It was clear that in those 39-plus minutes, Georgia had exceeded Vandy in what one would recognize as a "normal" basketball game: You know, 25- to 30-second possessions, straightforward defense (or at least attempts at the same), just play ball. In a court of law, the district attorney would have established motive, location and opportunity, fingering the defendant as an unrepentant criminal whose morals were unworthy of respect.

In most cases, that kind of trial would be won by the prosecution. However, there are always a few cases when someone gets sloppy, a procedure isn't followed through to the end, and the letter of the law says that the legal game wasn't played with a requisite amount of precision. In these instances, the defense walks out of the courtroom with an acquittal, preponderance of evidence to the contrary.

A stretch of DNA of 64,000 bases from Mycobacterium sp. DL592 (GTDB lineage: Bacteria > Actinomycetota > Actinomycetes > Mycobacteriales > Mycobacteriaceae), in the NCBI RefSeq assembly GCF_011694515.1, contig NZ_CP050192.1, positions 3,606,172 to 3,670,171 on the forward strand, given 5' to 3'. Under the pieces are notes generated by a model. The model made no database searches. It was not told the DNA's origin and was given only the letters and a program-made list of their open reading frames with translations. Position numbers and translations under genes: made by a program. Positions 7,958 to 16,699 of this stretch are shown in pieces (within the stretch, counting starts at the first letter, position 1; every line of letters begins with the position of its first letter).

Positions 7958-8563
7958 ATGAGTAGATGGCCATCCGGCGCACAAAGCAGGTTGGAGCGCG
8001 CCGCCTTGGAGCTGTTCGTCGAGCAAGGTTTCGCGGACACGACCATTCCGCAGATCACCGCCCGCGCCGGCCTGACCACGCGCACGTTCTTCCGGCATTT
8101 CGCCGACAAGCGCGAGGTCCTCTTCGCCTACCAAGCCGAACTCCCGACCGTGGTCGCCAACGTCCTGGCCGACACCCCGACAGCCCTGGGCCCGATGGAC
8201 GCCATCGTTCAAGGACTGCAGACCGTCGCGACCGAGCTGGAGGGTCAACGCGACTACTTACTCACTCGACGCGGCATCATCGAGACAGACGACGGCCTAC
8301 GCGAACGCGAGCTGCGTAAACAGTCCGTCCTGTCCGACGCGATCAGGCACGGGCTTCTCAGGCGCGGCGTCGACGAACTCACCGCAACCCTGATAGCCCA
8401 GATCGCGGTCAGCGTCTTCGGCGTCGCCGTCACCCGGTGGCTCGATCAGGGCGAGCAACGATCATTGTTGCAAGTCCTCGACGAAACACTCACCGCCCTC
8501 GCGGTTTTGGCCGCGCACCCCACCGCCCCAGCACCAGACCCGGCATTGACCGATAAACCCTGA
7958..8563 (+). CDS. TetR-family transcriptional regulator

In basketball, this is called the "endgame phase," a unique creature discovered and unwrapped in the final 60-90 seconds, when it's advisable to foul; when trailing teams unhesitatingly allow an opponent to score one point in the hope of getting two back, or score two in the hope of getting three back. In "endgame basketball," the normal flow of basketball doesn't apply, and so it becomes essential for the team with the lead to uphold its 39 minutes of excellence by hitting that one 15-foot standstill shot which is so essential to late-season success in college hoops: the free throw. Make it, and you do what sober, vigilant and responsible prosecutors do: seal the issue without allowing a loophole to hijack your strong case.